Far-right MK says doctors can deny treatment on religious grounds, sparking uproar

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Religious Zionism lawmaker Orit Strock, who is expected to be a minister in the new Israeli government, said on Sunday that doctors should be allowed to refuse to provide treatments that violate their religious faith, as long as another doctor is willing to provide the same treatment. 🇧🇷

Strock’s comments were denounced as racist and discriminatory by several politicians in the outgoing coalition, while new Prime Minister Benjamin Netanyahu distanced himself from his position. Netanyahu also denied that his coalition would allow the passage of a law to that effect, although nascent coalition agreements state that the current law against such discrimination will be amended.

The President of the Medical Association of Israel, Prof. Zion Hagay, insisted that doctors in Israel would challenge any attempt to allow the use of discriminatory practices in treating patients.

“If a doctor is asked to give any kind of treatment to someone who violates his religious faith, if there is another doctor who can do that, you cannot force him to provide treatment,” Strock told Kan public radio.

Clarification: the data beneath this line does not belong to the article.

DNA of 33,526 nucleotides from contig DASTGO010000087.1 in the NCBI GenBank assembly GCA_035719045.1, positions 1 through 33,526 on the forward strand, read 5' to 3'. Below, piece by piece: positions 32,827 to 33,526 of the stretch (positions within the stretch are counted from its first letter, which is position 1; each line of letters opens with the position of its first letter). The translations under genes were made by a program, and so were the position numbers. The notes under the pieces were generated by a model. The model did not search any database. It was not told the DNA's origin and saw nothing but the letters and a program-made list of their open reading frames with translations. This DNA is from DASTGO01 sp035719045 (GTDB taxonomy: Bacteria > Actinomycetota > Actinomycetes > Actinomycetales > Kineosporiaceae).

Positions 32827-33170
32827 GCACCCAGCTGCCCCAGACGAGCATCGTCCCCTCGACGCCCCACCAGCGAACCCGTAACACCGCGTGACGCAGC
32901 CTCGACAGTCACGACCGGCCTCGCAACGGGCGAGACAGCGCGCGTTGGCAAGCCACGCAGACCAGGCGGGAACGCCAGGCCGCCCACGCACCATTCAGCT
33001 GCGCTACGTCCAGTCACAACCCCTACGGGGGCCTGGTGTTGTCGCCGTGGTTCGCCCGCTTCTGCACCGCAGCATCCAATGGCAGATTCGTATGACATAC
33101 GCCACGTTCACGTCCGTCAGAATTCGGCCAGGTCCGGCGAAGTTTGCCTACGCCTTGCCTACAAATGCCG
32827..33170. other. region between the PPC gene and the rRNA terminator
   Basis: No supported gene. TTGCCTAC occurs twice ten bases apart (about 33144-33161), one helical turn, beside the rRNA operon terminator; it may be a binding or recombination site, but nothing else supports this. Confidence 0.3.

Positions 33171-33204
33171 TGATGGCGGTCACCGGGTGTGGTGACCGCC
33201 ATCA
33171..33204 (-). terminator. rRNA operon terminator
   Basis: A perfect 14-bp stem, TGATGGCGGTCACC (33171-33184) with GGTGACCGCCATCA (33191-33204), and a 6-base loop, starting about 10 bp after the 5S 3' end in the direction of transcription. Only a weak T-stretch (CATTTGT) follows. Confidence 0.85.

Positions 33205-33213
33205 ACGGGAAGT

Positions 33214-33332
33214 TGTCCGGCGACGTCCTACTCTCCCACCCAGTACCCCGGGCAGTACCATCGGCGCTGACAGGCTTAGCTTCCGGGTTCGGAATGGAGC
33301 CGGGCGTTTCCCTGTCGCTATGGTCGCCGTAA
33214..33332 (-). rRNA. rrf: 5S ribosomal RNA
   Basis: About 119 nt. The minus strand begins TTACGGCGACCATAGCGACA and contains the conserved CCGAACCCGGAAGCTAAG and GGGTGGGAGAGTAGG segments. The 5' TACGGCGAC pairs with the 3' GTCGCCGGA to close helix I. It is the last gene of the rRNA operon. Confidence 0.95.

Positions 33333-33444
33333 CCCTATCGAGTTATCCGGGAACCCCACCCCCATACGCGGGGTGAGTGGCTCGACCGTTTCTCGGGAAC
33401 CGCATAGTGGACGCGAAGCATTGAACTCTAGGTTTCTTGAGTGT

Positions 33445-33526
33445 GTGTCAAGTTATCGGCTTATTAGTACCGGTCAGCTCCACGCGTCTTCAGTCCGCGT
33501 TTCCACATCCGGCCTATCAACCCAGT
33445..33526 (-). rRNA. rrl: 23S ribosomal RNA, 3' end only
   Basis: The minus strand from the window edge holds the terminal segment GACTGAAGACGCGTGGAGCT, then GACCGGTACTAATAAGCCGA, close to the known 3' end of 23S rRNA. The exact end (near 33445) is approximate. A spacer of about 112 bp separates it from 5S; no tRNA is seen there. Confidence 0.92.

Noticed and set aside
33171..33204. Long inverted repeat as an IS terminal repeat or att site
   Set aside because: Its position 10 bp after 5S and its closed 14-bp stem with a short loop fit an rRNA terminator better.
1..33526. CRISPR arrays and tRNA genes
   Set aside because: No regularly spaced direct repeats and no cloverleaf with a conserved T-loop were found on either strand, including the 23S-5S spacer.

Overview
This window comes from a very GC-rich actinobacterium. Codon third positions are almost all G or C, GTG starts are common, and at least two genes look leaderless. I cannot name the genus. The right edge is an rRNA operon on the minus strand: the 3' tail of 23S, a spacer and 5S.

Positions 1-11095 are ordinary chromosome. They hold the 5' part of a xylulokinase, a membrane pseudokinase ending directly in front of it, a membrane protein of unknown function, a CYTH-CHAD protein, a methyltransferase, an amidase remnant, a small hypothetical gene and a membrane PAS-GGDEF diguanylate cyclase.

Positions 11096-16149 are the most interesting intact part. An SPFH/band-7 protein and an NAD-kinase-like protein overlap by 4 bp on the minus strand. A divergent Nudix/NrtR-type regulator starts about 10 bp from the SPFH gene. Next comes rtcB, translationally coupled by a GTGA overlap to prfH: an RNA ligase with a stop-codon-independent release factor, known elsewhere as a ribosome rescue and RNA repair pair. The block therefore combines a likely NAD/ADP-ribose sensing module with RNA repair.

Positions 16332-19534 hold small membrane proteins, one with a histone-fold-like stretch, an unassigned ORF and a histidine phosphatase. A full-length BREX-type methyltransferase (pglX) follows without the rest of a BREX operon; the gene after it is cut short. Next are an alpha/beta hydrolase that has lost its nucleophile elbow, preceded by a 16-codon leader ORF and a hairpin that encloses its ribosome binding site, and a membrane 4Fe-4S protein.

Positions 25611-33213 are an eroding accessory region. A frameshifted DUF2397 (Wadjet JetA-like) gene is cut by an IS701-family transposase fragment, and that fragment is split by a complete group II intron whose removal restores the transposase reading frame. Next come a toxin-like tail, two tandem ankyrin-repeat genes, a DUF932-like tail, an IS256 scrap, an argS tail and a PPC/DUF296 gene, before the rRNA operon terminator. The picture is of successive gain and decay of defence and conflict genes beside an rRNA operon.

“Anti-discrimination laws are just and right when they create a fair, equal, open and inclusive society,” said Strock, who is expected to become Minister for National Projects in the new government, with authority over the Department of Jewish Culture – hitherto part of of the Ministry of Education. “But there is a certain deviation where religious faith is trampled and we want to correct that.”

Strock was speaking about treatments where a doctor might have a religious objection, such as fertility treatment for single women, within the general context of his party’s proposed legislation to allow businesses or private companies to refuse services on the grounds of religious conscience.

According to state broadcaster Kan, a clause in the coalition agreement between Likud and Religious Zionism stipulates that legislation will be passed by the new government to allow business owners to refuse service to customers if it violates their religious beliefs.